The book does not mention specifically the types of planes that hit Cassin Young and Callaghan, but the plane that hit Cassin Young is described as follows (p. 32): "The plane that hit the ship was an obsolete canvas and wood biplane that crashed into the ship at a relative speed of 62 knots." The book describes a plane that approached after Callaghan had been hit (p. 30), "Ten minutes later an old 70-knot biplane approached from Cassin Young's port quarter, passed overhead, and crashed 30 yards off the starboard beam." The book does not describe the plane that hit Callaghan, but Foster (2002, 302) gives the following description, "As it drew close, personnel topside were astonished to see that it was a biplane with floats. It was flying an extremely slow 85 miles an hour." Warner and Warner (1982, 267) have a slightly different description of this plane with no mention of the floats, "This was no Zeke, or Val, but the oldest of fabric-covered biplanes, with fixed undercarriage and traveling at about eighty-five miles an hour. The 250-pound bomb she carried must have taxed all her resources."

Japanese sources (Hara 2004, 240; Niwatsukino 2006, 103; Tokkōtai Senbotsusha 1990, 216) indicate that the only kamikaze squadron that flew on July 29 and 30, 1945, was the 3rd Ryūko [3] Squadron from Miyakojima, located about halfway between Taiwan and the main island of Okinawa. This squadron flew Type 93 Land-based Intermediate Trainers (Allied code name of Willow) with five men taking off on July 29 and two pilots taking off toward Okinawa on July 30. The sources quoted above describing the American views of the attacks on Cassin Young and Callaghan are generally consistent with the Japanese sources, since the Type 93 Land-based Intermediate Trainer was a biplane that flew at cruising speed of 75 knots (86 miles per hour) (Francillon 1979, 448). There was also a version of the Type 93 Intermediate Trainer that had floats, but Japanese sources indicate the planes that took off on July 29 and 30, 1945, were land-based. Also, the Japanese Navy had no seaplane bases on or around Miyakojima.

The USS Constitution Museum Store, next to USS Cassin Young at Charlestown Navy Yard, sells this pictorial history of Cassin Young. The book makes a nice memento for a visitor to the museum ship.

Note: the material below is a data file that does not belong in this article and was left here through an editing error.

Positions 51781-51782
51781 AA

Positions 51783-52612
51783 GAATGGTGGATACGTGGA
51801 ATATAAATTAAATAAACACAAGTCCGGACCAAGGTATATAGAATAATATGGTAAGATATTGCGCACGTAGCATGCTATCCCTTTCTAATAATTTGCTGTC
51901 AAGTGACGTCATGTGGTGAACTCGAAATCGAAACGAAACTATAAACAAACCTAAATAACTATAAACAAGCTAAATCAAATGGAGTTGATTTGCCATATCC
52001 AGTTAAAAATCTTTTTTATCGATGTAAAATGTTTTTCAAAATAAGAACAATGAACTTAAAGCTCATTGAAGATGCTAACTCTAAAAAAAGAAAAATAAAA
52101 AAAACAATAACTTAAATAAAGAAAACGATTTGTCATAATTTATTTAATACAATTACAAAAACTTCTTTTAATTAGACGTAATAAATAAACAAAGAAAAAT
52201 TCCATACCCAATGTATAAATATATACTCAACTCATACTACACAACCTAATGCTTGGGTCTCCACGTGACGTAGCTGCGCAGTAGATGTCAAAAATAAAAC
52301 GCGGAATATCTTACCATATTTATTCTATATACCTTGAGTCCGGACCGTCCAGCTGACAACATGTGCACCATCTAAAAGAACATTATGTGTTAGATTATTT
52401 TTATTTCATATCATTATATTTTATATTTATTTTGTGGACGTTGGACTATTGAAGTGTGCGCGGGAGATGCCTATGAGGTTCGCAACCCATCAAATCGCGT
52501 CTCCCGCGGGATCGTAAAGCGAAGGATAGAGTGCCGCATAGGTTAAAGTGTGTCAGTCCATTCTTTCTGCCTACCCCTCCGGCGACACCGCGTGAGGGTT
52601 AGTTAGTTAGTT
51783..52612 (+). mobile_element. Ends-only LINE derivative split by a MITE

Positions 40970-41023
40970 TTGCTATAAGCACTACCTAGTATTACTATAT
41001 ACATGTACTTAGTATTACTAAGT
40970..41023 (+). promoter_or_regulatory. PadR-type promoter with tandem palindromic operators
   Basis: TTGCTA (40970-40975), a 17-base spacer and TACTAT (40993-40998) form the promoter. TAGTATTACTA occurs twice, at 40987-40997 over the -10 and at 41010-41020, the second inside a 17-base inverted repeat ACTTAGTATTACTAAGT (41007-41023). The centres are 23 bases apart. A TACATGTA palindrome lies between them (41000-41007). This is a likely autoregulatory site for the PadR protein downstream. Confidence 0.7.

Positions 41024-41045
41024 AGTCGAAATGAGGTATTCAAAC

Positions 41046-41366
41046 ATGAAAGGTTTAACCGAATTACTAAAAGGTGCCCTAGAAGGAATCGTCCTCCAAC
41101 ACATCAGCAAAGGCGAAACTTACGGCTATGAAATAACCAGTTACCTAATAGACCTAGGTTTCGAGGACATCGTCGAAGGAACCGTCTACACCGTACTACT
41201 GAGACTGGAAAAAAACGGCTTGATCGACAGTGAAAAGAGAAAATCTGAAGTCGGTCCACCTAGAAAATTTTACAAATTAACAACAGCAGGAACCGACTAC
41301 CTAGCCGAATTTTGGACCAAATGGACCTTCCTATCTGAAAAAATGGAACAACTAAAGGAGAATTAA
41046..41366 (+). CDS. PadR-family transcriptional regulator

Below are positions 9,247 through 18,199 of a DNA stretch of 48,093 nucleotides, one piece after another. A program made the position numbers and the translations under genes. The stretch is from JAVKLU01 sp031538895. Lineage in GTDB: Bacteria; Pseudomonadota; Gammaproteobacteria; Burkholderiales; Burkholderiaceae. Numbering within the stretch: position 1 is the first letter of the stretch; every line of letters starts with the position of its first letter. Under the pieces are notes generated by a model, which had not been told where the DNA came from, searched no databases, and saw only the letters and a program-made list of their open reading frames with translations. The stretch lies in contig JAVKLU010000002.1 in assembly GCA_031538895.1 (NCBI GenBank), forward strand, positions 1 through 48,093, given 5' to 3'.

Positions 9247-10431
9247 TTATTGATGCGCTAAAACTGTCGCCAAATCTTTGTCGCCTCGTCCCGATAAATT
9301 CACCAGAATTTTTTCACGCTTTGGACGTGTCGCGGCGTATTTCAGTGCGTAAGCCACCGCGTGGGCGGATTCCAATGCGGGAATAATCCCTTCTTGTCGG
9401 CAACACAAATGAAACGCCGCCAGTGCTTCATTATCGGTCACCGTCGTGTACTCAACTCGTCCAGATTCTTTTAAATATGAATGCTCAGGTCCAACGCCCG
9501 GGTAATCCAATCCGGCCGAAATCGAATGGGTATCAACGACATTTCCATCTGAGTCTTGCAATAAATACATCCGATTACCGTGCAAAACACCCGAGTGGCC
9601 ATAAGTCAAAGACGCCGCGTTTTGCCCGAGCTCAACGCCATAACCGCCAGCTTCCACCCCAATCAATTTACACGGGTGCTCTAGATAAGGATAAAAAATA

Damage from kamikaze attack on July 30, 1945


1. The Cassin Young brochure published by the National Park Service indicates that the destroyer shot down three enemy planes.

2. Page 32 of the book states that the kamikaze attack resulted in 21 dead or missing and 47 wounded. However, other sources (e.g., Stern 2010, 316; Cassin Young web page published by National Park Service) indicate 22 dead and 45 wounded.

3. Ryūko means "dragon and tiger" in Japanese.

Sources Cited

Foster, Barry J. 2002. The Last Destroyer: The Story of the USS Callaghan. Haverford, PA: Infinity Publishing.

Francillon, René J. 1979. Japanese Aircraft of the Pacific War. Annapolis: Naval Institute Press.

Hara, Katsuhiro. 2004. Shinsō kamikaze tokkō: Hisshi hitchū no 300 nichi (Kamikaze special attack facts: 300 days of certain-death, sure-hit attacks). Tōkyō: KK Bestsellers.

Niwatsukino, Hideki. 2006. Nakoyokka hittobe (Rather than cry, I'll dare to fly). Privately published.

Stern, Robert C. 2010. Fire From the Sky: Surviving the Kamikaze Threat. Annapolis: Naval Institute Press.

Tokkōtai Senbotsusha Irei Heiwa Kinen Kyōkai (Tokkōtai Commemoration Peace Memorial Association). 1990. Tokubetsu Kōgekitai (Special Attack Corps). Tōkyō: Tokkōtai Senbotsusha Irei Heiwa Kinen Kyōkai.

Warner, Denis, Peggy Warner, with Commander Sadao Seno. 1982. The Sacred Warriors: Japan's Suicide Legions. New York: Van Nostrand Reinhold.

Cassin Young Memorial Plaque at
National Museum of the Pacific War
(Fredericksburg, Texas)